Appearances & Witnesses
Reasons for Order
Appearances & Witnesses
1. For the Appellant,
2. For the Respondent, Rural
Municipality of Kinkora
3. For the Developer, Town N
Country Holdings Inc.
Reasons for Order
This is an appeal by a number of residents of the Somerset Estates Subdivision in Kinkora, P.E.I. of a decision of the Rural Municipality of
Kinkora (the "Municipality") to rezone three undeveloped residential building lots in that subdivision. This rezoning allows the owner to
seek to merge the three lots into two and to construct two three unit townhouses.
These residents, at the time of the filing of the appeal, all lived close by in houses built on lots in a part of the
Somerset Estates Subdivision that is zoned R1 - Residential, allowing for only single family dwellings to be built. The residents feel
that the rezoning will change the nature of the subdivision from the current single family only by allowing multi-unit dwellings to be
The residents who filed the appeal are Marlene Waddell ("Waddell"), Ronald Thomson ("Thomson"),
Lesley Cousins ("Cousins"), Glen McGrath ("McGrath"), Leo Flood ("Flood"), and Darren Baglole ("Baglole")
(collectively the "Appellants"). They appeal the decision by the Municipality to approve a site-specific bylaw amendment to rezone
provincial parcels 1080811, 1080829, and 1080837 (the "Parcels") owned by Town N Country Holdings Inc. ("TNC Holdings")
from R-3 to R-4 (multiple family residential) to allow for the construction of two single-storey three unit townhouses.
The Commission finds that the Municipality complied with the procedural notification requirements of its Zoning & Subdivision Control (Development) Bylaw (the "Bylaw"). Further, the Commission is satisfied, based on the evidence before it, that the proposed rezoning and development meets the requirements of the Bylaw and Official Plan, and is consistent with sound planning principles. The appeal is denied and the decision of the Municipality is hereby confirmed.
5. TNC Holdings wants to develop two three-unit townhouse dwellings on the Parcels (the "Development"). The Development is opposed
by the Appellants. The issue in this appeal is the site-specific amendment made by Council to the Bylaw on May 16, 2018 (the "Amendment").
The Amendment is to rezone the Parcels from R3 (Multiple Family Residential Zone) to R4 (Multiple Family Residential Zone) and reads as follows:
The 2015 Zoning & Subdivision Control (Development) Bylaw Amendment [#2018-2] to change PID#s 1080811, 1080829 and 1080837, McGuigan Lane,
Somerset Estate Subdivision from (R3) Multiple Family Residential Zone to (R4) Multiple Family Residential Zone.
6. The Amendment was passed following consideration at a number of Council meetings between March and May, 2018.2
On April 4, 2018, TNC Holdings filed an application to rezone the Parcels from R3 to R4.3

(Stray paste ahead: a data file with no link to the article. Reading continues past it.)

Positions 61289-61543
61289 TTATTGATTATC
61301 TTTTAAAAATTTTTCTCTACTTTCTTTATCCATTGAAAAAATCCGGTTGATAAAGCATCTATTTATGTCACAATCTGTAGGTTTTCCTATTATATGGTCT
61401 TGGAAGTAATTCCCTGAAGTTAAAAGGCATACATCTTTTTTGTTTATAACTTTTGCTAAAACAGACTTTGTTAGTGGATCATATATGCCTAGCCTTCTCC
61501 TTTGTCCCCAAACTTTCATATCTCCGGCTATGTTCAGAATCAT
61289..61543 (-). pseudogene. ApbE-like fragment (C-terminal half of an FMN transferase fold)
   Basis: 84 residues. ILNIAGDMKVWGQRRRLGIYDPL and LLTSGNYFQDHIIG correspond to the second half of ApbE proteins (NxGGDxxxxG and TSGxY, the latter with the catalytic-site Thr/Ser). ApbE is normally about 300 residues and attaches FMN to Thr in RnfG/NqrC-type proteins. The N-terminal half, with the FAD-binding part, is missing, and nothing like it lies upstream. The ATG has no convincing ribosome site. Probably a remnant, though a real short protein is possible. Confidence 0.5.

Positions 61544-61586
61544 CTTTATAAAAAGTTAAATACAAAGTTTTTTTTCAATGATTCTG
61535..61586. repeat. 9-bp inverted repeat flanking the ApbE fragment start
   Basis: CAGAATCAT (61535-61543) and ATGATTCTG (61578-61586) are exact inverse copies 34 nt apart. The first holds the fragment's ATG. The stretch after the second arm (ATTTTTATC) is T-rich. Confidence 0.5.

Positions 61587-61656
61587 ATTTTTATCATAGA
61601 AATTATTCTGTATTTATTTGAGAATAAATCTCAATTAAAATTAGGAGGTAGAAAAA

As will be discussed, a public meeting was held on April 23, 2018 for residents of the Municipality to consider the Development (the "Public Meeting").4
The Amendment was debated at a Council meeting on April 30, 2018.5
It passed first reading on May 14, 20186 and second reading on May 16, 2018.7
7. On June 12, 2018, the Appellants filed a notice of appeal under section 28 of the
The Municipality's decision was not posted on the PEI Planning Decision website until May 28, 2018. The posting indicated the deadline
to appeal the decision was June 18, 2018. The parties do not dispute that the Commission has jurisdiction to hear the appeal and the
Commission is satisfied that the appeal was filed in accordance with the time requirements of the
8. The Municipality provided the Commission with its record on July 27, 2018, which was subsequently distributed to the parties.
Mediation was held at the Commission on September 10, 2018 but was unsuccessful. On November 1, 2018, the Commission requested written
submissions to narrow the issues on appeal. On November 16, 2018, the parties filed their submissions with the Commission.
On December 14, 2018, the Commission set the matter down for a hearing to be held on January 9, 2019. The Commission postponed the hearing
due to a winter storm and hazardous driving conditions. The Commission offered the parties a rescheduled hearing date of January 15, 2019.
Due to the Developer's travel plans, the parties agreed to have the appeal heard on February 6, 2019.
9. At the outset of the hearing, the Municipality and TNC Holdings questioned whether some of the Appellants (Waddell, Thomson, and McGrath)
still had standing and had status to proceed with the appeal, as they had sold their homes and no longer resided in the Municipality.
TNC Holdings also questioned whether one appellant, Baglole, had actually withdrawn from the appeal. TNC Holdings noted that only Waddell and Thomson
were present at the public hearing. Thomson advised the Commission that he was authorized by all of the Appellants to act on their behalf at the hearing.
The Commission determined that the hearing would proceed.
10. The Commission is satisfied that the Appellants have status to bring this appeal pursuant to section 28(1.1) of the
None of the Appellants advised the Commission that they had withdrawn their appeal. The Commission accepts Thomson's representation that
he is authorized by the other Appellants to present the appeal on their behalf. The Appellants' decision to call only two witnesses at the
hearing is not determinative. It is for the Appellants to determine their strategy, present their case, and persuade the Commission that the
Municipality erred in passing the Amendment.
11. The Commission has determined that it does not have to address the issue of whether some of the Appellants have lost standing as a
result of their having sold their homes and moved out of the Municipality. None of the parties to the appeal were represented by legal counsel.
No submissions on the law of loss of legal standing were provided to the Commission. The Commission finds that as some of the Appellants
(Cousins, Flood and Baglole) were still resident in the Municipality and were represented by Thompson it is not necessary for the Commission
to make a finding on standing.
12. Although the Commission accepts that the Appellants have status to bring the appeal, it has placed little weight on their evidence.
The Appellants' submissions consisted primarily of argument, with little relevant evidence. Upon a thorough review of the entire record,
the Commission finds that the evidence of the Appellants was of limited value in deciding this appeal.
13. The Appellants made a number of arguments in this appeal. In light of the parties' arguments and the evidence presented at the hearing,